The Ministry of Railways has also adopted a “Track Access Policy” for private sector participation to operate freight and passenger trains on Pakistan Railways infrastructure. The Ministry of Railways is also in process of allowing private sector to operate on Pakistan Railways network under Public Private Partnership framework.

The Ministry has also created a “Real Estate Development and Marketing Company” as subsidiary of Ministry of Railways. The company will manage to commercialise the surplus lands of Pakistan Railways in order to overcome its financial challenges, says the survey Restructuring of Pakistan Railways. The Cabinet Committee of Restructuring (CCOR) has approved a restructuring framework for Pakistan Railways. New Board of Directors of PR has been constituted by including academia, management professionals, rail experts and executive functionaries. The process for recruitment of a professional chief executive officer and other technocrats is being undertaken.

Repair of locomotives has been given a priority for restoration of railway services and freight operations are also being prioritised for revenue generation. Financial viability is being ensured through improving revenue and support by GOP. It has been decided that adjustment of fares and freight pricing will be determined according to market conditions and cost of doing business. An asset management company is being established for optimum utilisation of PR’s assets.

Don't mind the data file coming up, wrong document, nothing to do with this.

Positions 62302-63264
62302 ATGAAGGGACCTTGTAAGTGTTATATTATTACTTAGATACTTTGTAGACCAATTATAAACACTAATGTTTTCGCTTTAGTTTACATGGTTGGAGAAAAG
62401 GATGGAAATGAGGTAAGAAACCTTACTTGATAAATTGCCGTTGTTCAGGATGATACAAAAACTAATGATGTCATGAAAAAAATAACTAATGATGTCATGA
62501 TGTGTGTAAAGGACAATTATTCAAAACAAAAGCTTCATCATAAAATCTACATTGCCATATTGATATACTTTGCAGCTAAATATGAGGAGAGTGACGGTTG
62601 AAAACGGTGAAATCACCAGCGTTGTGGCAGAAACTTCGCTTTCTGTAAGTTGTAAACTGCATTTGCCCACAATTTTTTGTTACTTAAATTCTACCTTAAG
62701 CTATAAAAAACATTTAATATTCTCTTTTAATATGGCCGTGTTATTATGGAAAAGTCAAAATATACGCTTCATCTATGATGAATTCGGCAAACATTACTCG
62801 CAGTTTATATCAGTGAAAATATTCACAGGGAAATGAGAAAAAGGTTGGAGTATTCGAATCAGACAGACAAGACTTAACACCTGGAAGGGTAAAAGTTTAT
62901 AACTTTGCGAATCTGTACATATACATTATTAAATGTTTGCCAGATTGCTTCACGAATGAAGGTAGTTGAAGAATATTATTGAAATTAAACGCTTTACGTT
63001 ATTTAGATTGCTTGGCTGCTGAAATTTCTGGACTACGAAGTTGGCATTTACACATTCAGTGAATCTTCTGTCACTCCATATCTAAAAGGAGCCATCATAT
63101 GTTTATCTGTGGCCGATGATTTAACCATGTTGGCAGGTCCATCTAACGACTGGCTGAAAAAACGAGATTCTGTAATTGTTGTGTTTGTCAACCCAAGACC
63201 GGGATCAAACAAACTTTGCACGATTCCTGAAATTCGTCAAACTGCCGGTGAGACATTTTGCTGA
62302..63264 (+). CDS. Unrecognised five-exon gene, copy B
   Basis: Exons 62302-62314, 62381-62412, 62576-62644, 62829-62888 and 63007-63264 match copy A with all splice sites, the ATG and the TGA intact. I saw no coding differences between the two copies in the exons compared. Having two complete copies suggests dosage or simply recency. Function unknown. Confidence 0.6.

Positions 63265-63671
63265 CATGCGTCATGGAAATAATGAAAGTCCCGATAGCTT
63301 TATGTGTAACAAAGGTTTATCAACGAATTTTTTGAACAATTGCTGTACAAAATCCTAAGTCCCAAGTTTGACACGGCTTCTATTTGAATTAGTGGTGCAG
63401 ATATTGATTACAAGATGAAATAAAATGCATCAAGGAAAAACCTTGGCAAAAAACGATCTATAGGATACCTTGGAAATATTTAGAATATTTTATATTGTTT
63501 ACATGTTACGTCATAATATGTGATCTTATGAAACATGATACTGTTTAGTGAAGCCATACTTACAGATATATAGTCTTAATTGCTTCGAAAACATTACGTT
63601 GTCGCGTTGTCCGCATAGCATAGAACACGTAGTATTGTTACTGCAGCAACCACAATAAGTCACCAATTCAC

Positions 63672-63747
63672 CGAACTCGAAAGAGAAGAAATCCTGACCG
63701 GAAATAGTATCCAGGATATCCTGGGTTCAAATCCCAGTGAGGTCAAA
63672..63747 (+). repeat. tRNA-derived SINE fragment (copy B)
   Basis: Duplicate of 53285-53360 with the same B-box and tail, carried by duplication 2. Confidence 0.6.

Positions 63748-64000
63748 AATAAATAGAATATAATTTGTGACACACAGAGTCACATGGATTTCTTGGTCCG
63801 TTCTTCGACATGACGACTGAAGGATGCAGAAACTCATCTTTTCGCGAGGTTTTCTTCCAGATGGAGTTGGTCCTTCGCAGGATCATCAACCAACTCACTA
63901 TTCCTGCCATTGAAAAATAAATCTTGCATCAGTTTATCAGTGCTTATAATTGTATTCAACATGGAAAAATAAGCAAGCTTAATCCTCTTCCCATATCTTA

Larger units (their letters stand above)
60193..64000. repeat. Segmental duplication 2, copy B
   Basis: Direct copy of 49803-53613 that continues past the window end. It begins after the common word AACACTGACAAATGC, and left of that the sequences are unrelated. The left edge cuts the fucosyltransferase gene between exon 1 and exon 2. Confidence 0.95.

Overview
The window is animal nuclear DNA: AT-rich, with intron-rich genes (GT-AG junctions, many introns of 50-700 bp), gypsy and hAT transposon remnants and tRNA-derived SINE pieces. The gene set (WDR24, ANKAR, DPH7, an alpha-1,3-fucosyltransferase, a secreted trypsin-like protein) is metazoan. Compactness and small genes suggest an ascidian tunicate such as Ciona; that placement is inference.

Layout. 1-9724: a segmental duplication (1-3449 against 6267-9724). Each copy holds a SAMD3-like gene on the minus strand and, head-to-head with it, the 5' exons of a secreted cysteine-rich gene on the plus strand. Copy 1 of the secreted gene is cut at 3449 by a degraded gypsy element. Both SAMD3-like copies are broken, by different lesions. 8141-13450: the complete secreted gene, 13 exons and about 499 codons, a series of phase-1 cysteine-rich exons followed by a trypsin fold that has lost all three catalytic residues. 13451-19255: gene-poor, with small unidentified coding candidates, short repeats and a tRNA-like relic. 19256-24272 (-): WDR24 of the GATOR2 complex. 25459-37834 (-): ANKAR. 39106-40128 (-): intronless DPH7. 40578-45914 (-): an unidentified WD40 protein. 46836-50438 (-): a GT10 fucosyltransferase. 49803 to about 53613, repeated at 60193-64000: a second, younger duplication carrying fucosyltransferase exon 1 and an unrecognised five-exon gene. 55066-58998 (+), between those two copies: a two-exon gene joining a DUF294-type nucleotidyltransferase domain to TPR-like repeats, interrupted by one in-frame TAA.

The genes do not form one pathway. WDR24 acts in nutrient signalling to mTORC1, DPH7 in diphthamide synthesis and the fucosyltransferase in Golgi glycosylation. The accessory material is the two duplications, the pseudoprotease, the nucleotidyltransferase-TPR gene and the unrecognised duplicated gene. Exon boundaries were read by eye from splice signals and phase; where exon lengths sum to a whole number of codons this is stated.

After the PPP formed government in 2008, the freight and passenger service has suffered massive set-backs, as indicated by the survey: 74.9 million persons travelled by Pakistan Railways in 2009-2010, but it came down drastically to 64.9 million in 2010-2011, while from July 2011 to February this year, just 25 million availed this mode of transport so far.

The situation of the freight is also alarmingly grim, as freight carried 5.8 million tons in 2009-2010, while in 2010-2011, it was reduced by more than half to 2.6 million tons, whereas till February this year, the Railways freight service recorded a paltry 0.9 million tons.

During the last financial year, 16 kms of track was rehabilitated on the Pakistan Railways network besides doubling of more than 15 kms of track.

Construction of D Class railway station at new Multan city was carried out at a cost of Rs39.8 million which has facilitated the local population to a large extent. Renovation of Khudian Khas, Usmanwala, Raiwind and Kanganpur railway stations was carried out at a cost of Rs24.0 million to improve facilities for the passengers, said the survey.

Signalling system of four railway stations damaged during the riots of 2007 was rehabilitated during the period...